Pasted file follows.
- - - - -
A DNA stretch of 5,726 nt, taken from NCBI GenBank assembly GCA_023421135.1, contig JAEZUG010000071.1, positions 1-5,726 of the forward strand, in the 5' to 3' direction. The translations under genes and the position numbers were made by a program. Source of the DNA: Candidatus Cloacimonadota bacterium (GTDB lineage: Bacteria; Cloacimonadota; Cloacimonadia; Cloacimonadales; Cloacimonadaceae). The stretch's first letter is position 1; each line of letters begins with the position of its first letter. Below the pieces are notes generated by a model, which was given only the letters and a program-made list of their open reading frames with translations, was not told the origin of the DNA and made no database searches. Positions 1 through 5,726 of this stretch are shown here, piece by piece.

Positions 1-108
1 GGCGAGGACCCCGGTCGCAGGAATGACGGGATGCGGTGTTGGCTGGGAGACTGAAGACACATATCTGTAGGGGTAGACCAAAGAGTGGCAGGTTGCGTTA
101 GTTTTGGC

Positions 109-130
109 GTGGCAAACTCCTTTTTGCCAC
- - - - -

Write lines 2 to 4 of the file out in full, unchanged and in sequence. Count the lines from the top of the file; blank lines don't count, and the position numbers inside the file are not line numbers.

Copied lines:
Positions 1-108
1 GGCGAGGACCCCGGTCGCAGGAATGACGGGATGCGGTGTTGGCTGGGAGACTGAAGACACATATCTGTAGGGGTAGACCAAAGAGTGGCAGGTTGCGTTA
101 GTTTTGGC